Buying car online has perils

Jim Wang, a software engineer in Columbia, has bought two cars on eBay. The first, a 2000 Acura Integra, was totaled in an accident after two years. Wang's insurer sent him $14,000 for his claim, almost exactly what he had paid for the car.

"It showed just how good a deal I got," said Wang, 27. "After two years of driving it, I got all of my money back. That's why I bought the second car online too."


Bidding for cars online is nothing new. EBay Motors, the auto division of the popular auction site, has been around since 2000, and more than 2 million vehicles have changed hands on the site. But its appeal has broadened from collectors and hobbyists to mainstream consumers, especially men younger than 35.

One reason for the growth, said Rob Chesney, vice president of eBay Motors, is consumers' increased comfort with purchasing big-ticket items online.


Buyers are shopping on a national scale, and, as Wang discovered, there's the possibility of a good deal.

Many auctions on eBay are settled at the car's wholesale price (what a dealer would pay if, say, you traded in a car), said Philip Reed, senior consumer-advice editor for, an automotive Web site.

So what's the catch? Read any car forum online and you'll see there's potential for a lot of hassle and, at worst, falling victim to a fraud.

Points to remember

In the Federal Trade Commission's annual ranking of consumer fraud complaints, Internet auctions came in fifth this year. So before you make a bid, or let the excitement of the auction get the better of your wallet, make sure you keep these tips in mind.

Is it too good to be true?

There are a few key signs of fraud, and too many times "people feel they're getting such a good deal that they overlook these warnings," Reed said.

For one, if the "buy it now" price on eBay, which lets you bypass the auction, is shockingly low, there's probably a reason, and it's not a good one.


Do your homework and know the car's market value, which you can check at sites such as, and On eBay, you also may search listings for prices of similar cars.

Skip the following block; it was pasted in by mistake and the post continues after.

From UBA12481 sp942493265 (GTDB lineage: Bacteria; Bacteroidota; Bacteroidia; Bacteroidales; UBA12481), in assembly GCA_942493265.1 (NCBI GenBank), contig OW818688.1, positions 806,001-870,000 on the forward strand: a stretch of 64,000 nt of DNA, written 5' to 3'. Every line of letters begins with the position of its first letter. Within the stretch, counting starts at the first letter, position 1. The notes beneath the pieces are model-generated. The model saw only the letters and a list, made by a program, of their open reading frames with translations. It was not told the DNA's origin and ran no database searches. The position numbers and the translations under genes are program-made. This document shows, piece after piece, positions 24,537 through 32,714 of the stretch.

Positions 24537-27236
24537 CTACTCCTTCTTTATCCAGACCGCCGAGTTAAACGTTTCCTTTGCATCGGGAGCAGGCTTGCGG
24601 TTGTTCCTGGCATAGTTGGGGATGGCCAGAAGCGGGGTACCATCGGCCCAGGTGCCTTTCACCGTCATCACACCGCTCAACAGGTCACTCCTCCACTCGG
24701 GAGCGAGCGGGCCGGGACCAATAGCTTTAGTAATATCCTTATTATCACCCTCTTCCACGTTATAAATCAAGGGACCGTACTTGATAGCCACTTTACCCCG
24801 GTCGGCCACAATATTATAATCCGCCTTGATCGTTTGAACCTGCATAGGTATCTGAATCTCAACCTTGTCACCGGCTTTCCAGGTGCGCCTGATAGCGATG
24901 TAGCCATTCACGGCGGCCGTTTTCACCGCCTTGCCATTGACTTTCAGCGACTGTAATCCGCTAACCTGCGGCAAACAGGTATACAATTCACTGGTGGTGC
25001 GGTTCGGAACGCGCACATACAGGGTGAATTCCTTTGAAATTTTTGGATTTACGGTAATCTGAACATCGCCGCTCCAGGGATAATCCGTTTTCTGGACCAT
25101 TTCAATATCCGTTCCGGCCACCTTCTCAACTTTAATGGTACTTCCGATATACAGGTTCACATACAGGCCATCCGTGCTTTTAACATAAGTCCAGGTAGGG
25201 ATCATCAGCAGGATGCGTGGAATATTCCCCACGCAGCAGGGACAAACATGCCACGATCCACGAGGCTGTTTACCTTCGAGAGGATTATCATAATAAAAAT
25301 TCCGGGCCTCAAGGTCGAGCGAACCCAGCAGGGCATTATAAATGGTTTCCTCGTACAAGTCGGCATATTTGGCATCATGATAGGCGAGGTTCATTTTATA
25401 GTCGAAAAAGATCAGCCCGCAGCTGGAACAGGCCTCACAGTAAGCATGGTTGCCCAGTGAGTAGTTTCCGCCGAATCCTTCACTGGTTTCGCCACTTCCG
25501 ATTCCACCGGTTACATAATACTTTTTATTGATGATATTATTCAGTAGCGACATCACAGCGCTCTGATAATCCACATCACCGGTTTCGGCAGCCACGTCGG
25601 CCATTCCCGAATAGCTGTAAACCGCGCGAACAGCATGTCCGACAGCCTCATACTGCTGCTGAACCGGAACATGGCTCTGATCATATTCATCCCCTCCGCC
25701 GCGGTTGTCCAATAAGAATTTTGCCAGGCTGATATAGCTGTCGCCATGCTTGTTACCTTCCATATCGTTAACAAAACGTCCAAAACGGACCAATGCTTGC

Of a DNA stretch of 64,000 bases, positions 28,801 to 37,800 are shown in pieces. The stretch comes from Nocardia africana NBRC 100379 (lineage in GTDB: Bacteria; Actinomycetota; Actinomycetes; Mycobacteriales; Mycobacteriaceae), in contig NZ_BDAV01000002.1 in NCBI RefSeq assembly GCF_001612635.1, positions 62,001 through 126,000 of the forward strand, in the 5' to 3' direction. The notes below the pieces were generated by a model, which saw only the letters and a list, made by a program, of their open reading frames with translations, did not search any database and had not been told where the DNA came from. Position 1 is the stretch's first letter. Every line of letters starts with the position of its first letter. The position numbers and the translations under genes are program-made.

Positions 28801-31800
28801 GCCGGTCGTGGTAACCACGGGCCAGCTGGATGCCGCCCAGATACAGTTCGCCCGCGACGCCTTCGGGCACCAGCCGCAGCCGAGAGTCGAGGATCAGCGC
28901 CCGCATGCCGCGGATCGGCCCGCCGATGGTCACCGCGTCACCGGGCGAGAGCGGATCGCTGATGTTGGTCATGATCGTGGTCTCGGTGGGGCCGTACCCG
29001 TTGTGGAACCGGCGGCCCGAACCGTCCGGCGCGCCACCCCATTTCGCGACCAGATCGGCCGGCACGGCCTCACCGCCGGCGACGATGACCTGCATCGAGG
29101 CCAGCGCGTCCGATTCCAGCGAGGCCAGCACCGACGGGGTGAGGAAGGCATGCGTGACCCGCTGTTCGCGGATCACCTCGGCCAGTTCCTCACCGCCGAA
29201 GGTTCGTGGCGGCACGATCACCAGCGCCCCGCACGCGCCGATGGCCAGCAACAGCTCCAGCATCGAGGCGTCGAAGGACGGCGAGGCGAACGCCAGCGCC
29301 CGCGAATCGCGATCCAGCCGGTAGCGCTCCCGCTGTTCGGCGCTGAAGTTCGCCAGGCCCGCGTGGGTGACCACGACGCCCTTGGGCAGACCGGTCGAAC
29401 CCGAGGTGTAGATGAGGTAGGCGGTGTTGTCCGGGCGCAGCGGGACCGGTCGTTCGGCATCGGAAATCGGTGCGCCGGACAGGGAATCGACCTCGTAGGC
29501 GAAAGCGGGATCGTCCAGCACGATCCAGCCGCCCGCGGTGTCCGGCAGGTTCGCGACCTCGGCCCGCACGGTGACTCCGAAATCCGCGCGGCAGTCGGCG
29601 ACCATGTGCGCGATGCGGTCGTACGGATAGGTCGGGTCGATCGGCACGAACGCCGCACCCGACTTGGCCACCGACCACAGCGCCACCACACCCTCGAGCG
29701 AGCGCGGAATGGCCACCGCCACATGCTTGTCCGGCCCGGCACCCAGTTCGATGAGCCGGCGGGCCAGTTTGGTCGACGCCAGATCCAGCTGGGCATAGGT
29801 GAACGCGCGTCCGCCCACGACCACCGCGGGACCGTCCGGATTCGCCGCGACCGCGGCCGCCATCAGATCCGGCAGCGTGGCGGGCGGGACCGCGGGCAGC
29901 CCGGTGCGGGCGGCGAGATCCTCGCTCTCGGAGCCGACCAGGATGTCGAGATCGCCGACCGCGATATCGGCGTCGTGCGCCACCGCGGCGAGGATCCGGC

Ask the seller a lot of questions about the car in advance of bidding. Once you bid, you are making an offer on the car. If you win, you generally have to pay, except when a product is misrepresented.

If the seller is evasive or offers a suspicious tale - "I've been stationed overseas suddenly and have to sell my car" - move on.

Read the comments

On eBay, buyers and sellers can write feedback about each other after a transaction. Read those comments. And check which type of transactions the seller has completed. If they have peddled only DVDs, you might want to deal with someone else.

See it before you believe it.


No matter how detailed the car's description is, or how many pictures of the car are posted online, you should inspect it before buying.

About 68 percent of eBay vehicle transactions are across state lines. If you can't test-drive the car, hire someone to do it. You can arrange for an inspection through eBay for about $100.

Don't forget road-trip costs.

If you buy out of state, factor in how much it will cost to ship the vehicle (usually about $700) or to drive the car back yourself. Add it all up: one-way airfare, hotel, gasoline, tolls and roadside food.

If you want to avoid long-distance treks, you can search for cars locally on eBay or use other online classifieds, such as Craig's List (

Get it in print.


Finally, make sure you read through all the terms of the sale. Most vehicles are sold "as is." EBay offers a purchase-protection program up to $20,000 in cases of fraud, but there are limitations.

And make sure you will get the car's full dossier at the time of sale: the title, maintenance records and a bill of sale, which details the transfer of ownership and the purchase price.

"I wouldn't buy the car if the owner doesn't have the title yet," which occurs when an auto loan has not been fully paid, said Jeff Ostroff, chief executive of

You don't want to have to count on the owner forwarding the title later.

For a bill-of-sale template, go to


Carolyn Bigda writes for Tribune Media Services.